I'm cheating slightly today; the above headlines -- from the Daily Mail (p. 7) -- aren't, strictly speaking, about Czechoslovakia, but refer to speeches made by Nazi leaders at the Nuremberg rally on the weekend. But of course they were always going to be interpreted in the light of the continuing Sudeten crisis.
Hermann Goering was of course the head of the Luftwaffe as well as, at this time, probably second only to Hitler himself in terms of the Nazi hierarchy. Among other things, he called the Czech government 'ridiculous dwarfs' who were backed by 'Moscow -- the eternal, Jewish Bolshevist demons of destruction'. And he reassuringly noted that:
Germany's air fleet is the strongest in the world. Never before in history has Germany been so strong and united as now.
Hitler didn't refer directly to Czechoslovakia, but referred to the Anschluss of Austria in March, and added:
But this is only the beginning of our task. There are many great tasks before us which must still be solved.
Conflating these bits -- which the Daily Mail has done by referencing them together in the headline -- makes them sound like a threat. 1 Which, let's face it, they almost certainly were, but let's not forget the power of selective editing to fabricate apparent meaning.
Remember the Daily Mail's scoop on Saturday, about the British ambassador delivering Hitler a warning that Britain would not stand aside if Czechoslovakia were attacked? Well, Henderson did not actually get to meet Hitler after all, but instead talked to other senior Nazis. From the number of times that the reader of the various papers is assured that there was every reason to feel confident that the British point of view had been conveyed fully to the proper quarter [Hitler], as the Manchester Guardian, for one, puts it (p. 11), I get the feeling that, actually, nobody is very confident of this at all. The author of today's leading article (p. 10) agrees: 'No one can "feel assured" so long as we do not know that Hitler has been personally informed'. All eyes will be on Hitler tonight, when he may (or may not) talk about the crisis. Speculation is that he may demand a plebiscite for the Sudetens, on the question of whether they should stay in Czechoslovakia or go to Germany (p. 11).
More and more column inches are being given over to news about the crisis. In the Manchester Guardian, there's Viscount Samuel, a former Liberal leader, supporting the government's position (p. 6), some photos (A week-end of crisis. Scenes in London), the leader referred to above and some notes on public reactions in London (p. 10), various bits of news from Czechoslovakia (most of p. 11), the Nuremberg speeches and reactions in France, the United States and Italy (most of p. 14), more on Nuremberg and the Czech autonomy proposals (p. 15), and four letters to the editor (p. 18). It's becoming hard to escape the crisis.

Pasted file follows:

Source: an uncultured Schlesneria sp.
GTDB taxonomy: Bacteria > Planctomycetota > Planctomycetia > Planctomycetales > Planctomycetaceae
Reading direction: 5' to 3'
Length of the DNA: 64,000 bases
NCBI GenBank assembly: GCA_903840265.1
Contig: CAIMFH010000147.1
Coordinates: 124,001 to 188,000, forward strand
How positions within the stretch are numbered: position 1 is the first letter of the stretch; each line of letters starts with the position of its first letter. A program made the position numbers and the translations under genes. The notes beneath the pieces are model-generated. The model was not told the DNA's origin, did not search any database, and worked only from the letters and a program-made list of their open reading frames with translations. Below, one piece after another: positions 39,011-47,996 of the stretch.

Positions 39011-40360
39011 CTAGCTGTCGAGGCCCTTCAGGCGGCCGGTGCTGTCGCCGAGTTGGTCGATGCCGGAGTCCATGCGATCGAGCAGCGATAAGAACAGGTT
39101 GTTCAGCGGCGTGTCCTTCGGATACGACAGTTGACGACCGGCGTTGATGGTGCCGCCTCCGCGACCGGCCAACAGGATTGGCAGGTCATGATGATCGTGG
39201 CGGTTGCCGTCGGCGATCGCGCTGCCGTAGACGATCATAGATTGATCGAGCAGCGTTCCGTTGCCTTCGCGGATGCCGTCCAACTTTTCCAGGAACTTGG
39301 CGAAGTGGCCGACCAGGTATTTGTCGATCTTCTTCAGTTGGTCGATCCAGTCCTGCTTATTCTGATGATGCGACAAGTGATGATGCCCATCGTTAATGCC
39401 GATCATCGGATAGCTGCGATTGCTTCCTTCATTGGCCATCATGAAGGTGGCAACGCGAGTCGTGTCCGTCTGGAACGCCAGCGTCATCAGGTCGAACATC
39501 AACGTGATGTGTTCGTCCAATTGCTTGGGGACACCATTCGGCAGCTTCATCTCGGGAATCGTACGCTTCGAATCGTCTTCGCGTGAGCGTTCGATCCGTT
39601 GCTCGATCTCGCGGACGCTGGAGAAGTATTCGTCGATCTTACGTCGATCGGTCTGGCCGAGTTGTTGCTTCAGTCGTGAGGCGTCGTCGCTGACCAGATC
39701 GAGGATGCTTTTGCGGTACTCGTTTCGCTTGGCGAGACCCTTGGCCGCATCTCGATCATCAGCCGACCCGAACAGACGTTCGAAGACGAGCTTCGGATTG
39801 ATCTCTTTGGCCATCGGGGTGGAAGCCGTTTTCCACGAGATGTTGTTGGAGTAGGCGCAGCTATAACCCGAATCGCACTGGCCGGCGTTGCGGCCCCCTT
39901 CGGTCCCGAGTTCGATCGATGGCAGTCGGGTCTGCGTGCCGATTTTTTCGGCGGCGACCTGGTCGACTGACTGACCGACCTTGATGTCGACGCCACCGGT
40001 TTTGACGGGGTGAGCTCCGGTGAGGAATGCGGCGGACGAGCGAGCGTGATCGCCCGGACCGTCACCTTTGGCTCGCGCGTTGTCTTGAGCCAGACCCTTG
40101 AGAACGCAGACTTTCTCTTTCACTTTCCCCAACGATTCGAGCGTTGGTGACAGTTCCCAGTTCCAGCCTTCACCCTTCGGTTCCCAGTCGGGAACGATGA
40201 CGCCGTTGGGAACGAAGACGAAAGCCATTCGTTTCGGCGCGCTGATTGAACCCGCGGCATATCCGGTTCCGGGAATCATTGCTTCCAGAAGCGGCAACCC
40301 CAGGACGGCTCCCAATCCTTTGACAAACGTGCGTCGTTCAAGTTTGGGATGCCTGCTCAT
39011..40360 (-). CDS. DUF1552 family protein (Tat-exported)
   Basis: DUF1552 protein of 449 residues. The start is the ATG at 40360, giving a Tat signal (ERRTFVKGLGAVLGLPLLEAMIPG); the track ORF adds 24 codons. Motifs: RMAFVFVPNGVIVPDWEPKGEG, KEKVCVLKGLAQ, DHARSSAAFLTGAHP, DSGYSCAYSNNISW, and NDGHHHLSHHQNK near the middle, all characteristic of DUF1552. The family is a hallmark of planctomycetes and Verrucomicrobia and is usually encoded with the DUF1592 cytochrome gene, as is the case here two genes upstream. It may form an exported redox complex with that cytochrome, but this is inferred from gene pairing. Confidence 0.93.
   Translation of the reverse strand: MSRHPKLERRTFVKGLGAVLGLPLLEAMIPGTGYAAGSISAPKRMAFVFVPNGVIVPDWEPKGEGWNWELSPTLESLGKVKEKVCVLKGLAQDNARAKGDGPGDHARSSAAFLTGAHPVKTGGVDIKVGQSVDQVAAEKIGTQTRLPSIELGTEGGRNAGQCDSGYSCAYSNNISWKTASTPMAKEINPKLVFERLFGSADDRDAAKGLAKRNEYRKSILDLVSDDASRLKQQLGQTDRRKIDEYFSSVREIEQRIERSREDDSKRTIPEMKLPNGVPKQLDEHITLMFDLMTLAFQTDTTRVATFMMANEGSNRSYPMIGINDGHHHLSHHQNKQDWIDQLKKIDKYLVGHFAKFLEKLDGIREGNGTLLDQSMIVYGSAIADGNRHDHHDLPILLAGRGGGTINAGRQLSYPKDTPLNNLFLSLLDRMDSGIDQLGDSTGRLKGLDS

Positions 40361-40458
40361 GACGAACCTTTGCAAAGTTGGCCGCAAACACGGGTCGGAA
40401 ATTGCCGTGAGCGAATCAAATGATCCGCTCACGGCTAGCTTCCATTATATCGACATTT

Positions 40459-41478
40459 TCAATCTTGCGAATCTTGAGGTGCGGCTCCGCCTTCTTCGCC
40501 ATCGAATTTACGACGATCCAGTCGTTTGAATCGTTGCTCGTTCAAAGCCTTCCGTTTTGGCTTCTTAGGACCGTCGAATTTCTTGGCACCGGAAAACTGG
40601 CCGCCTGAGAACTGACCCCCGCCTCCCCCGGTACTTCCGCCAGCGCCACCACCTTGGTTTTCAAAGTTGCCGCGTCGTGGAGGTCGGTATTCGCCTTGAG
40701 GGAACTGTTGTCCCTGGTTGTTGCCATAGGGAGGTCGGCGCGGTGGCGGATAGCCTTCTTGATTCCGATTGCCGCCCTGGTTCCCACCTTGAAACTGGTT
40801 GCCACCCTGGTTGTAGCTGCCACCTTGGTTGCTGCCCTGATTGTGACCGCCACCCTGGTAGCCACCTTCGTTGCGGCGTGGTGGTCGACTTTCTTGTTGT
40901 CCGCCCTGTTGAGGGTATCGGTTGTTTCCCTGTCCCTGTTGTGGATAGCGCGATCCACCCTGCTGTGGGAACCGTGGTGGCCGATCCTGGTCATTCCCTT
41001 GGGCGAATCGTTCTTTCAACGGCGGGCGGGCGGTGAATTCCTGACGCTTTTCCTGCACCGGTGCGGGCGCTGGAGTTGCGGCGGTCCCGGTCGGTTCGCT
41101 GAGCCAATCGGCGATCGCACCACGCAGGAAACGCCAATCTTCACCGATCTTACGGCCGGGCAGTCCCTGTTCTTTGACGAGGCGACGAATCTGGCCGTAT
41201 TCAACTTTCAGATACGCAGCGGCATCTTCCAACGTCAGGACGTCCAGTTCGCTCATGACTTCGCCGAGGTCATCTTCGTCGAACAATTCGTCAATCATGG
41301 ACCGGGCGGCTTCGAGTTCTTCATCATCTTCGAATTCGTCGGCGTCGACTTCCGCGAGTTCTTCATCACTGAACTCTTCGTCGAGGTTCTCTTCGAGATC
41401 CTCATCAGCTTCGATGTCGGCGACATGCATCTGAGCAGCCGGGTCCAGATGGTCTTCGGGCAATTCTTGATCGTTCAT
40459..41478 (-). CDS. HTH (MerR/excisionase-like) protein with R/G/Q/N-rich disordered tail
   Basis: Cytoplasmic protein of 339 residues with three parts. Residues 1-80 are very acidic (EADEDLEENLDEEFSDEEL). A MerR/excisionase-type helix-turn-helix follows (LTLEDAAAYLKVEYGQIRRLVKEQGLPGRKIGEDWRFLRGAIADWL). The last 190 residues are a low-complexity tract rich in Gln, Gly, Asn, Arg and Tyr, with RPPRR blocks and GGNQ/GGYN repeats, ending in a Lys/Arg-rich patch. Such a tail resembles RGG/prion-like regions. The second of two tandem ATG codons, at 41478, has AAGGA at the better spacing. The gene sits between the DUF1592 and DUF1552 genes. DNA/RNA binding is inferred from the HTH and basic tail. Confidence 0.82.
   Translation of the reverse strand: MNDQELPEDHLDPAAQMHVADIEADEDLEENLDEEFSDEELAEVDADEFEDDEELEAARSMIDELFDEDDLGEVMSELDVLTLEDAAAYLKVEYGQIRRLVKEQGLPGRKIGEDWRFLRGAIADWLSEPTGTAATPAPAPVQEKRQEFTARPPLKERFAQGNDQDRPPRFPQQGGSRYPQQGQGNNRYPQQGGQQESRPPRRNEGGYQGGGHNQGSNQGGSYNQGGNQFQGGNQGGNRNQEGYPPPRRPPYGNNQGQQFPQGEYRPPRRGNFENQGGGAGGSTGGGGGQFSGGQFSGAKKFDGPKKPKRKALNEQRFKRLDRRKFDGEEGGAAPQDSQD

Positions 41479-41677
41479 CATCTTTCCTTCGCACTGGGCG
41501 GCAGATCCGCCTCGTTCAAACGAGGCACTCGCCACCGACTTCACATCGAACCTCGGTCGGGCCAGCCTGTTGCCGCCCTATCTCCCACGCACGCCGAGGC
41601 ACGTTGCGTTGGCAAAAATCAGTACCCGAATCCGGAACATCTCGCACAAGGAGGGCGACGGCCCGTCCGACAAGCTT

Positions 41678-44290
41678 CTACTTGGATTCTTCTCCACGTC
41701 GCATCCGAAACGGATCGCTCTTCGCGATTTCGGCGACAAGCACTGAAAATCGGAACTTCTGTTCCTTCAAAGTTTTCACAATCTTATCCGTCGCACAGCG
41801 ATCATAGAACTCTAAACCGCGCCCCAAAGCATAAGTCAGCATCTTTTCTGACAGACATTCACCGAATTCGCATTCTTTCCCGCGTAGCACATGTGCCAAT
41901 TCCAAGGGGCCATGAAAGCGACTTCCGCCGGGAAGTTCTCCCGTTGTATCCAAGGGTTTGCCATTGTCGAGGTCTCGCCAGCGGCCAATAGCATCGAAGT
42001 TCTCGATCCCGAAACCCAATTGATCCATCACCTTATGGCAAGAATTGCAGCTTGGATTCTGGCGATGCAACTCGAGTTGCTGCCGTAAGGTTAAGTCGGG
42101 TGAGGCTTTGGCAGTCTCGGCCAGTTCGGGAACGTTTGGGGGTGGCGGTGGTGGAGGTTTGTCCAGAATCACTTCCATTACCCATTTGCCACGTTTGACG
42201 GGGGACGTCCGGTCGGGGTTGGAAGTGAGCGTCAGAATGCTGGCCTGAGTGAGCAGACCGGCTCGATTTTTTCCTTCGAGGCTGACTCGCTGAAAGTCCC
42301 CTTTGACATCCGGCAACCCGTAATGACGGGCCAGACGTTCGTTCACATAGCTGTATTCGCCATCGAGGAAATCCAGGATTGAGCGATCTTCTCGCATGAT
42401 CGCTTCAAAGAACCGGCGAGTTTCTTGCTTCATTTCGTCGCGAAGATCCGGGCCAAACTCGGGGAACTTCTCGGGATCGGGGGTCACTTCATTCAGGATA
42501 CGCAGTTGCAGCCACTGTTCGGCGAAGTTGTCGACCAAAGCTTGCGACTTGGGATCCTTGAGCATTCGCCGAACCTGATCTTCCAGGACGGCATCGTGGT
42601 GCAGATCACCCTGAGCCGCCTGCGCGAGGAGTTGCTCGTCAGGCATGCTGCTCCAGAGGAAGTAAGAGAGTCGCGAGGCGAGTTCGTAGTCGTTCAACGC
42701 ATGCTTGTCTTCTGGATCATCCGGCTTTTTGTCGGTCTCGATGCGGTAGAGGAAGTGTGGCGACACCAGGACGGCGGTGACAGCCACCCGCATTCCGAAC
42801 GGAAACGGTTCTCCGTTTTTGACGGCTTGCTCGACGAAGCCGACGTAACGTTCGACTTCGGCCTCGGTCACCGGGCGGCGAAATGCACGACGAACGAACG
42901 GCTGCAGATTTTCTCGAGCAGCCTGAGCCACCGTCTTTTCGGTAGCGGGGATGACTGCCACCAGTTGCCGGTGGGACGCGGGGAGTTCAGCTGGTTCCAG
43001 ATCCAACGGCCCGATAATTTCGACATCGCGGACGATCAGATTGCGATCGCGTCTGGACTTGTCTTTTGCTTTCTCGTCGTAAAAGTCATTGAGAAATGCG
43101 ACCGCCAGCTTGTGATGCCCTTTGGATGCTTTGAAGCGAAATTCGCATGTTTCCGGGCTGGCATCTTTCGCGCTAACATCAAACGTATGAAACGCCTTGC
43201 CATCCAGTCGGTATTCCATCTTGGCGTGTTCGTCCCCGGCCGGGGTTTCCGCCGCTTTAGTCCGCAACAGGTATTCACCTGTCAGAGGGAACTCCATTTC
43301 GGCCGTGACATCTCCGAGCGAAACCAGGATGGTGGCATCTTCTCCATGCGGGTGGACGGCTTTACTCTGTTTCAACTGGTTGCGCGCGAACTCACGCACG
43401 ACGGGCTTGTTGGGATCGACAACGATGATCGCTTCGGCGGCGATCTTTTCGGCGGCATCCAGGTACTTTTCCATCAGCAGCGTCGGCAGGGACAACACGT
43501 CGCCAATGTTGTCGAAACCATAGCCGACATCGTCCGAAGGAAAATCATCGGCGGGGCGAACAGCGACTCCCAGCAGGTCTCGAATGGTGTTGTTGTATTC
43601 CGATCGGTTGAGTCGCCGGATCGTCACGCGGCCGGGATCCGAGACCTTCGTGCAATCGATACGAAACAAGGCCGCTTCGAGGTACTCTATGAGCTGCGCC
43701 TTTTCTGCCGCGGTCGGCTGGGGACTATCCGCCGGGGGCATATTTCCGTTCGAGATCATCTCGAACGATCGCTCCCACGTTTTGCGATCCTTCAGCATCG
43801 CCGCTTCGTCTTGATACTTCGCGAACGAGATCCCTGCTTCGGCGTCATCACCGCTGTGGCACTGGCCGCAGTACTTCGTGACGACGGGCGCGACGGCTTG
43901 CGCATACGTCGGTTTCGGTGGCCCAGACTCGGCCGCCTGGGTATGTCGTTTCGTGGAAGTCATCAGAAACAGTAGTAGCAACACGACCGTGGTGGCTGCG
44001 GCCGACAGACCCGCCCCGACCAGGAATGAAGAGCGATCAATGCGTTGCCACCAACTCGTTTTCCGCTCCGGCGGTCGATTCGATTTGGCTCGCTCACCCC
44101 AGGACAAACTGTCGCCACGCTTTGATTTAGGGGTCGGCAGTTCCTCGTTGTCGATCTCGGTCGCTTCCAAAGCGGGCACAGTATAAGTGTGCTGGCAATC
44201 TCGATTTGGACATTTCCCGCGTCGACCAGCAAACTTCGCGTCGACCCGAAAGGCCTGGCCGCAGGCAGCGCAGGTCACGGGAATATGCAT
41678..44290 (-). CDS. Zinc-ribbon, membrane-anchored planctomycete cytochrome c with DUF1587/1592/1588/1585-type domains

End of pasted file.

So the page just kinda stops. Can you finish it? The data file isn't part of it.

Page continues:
One of those letters has a very surprising author: Jawaharlal Nehru, the first prime minister of independent India. At this time he was president of the Indian National Congress, and on a visit to Europe which lasted several months, which included a trip to Czechoslovakia. Here he strongly attacks the British policy of appeasement from Manchuria to Spain, and believes that it is dragging the world into war:
All our sympathies are with Czecho-Slovakia. If war comes, the British people, in spite of their pro-Fascist Government, will inevitably be dragged into it. But, even then, how will this Government, with its patent sympathies for the Fascist and Nazi States, advance the cause of democracy and freedom? So long as this Government endures, Fascism will always be at the doorstep.
Nehru's ultimate conclusion seems somewhat self-serving, however (or at least serving the interests of the Indian people), arguing that an unfree India would have no part in such a war:
If Britain is on the side of democracy, then its first task is to eliminate empire from India. That is the sequence of events in Indian eyes, and to that sequence the people of India will adhere.
Actually, the Indian Army in the Second World War became the biggest volunteer army in history, which I don't call adhering to that sequence. But Nehru got his free India within a decade, so I suppose he wasn't complaining too much.
Here's one of those photos of the 'week-end of crisis':
It shows the crowds waiting outside 10 Downing Street. Waiting for what? It's never been entirely clear to me why, but gathering outside the PM's residence seemed to be something that Londoners did at moments of political tension. Maybe somebody has written something about this phenomenon. Anyway, the crowds are getting bigger. Earlier in the month, there were only a few loiterers; now The Times says (p. 12) that:
In the evening there were several thousand people wedged the whole way from Whitehall to No. 10; and when the Ministers came out the police had to clear a way. There was a special cheer for Lord Halifax.
The Guardian's London correspondent notes (p. 10) that:
They have seemed like a reflection of London's restlessness, constantly drawn back to the place where the decisions are being made.
These days I suppose they would stay at home and constantly refresh BBC News instead.
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- The Mail subeditor's habit of saying So-and-so's "Thing that they said" or So-and-so & "Other thing that they said" in their headlines really gets on my pip. I couldn't even say why, it's just annoying.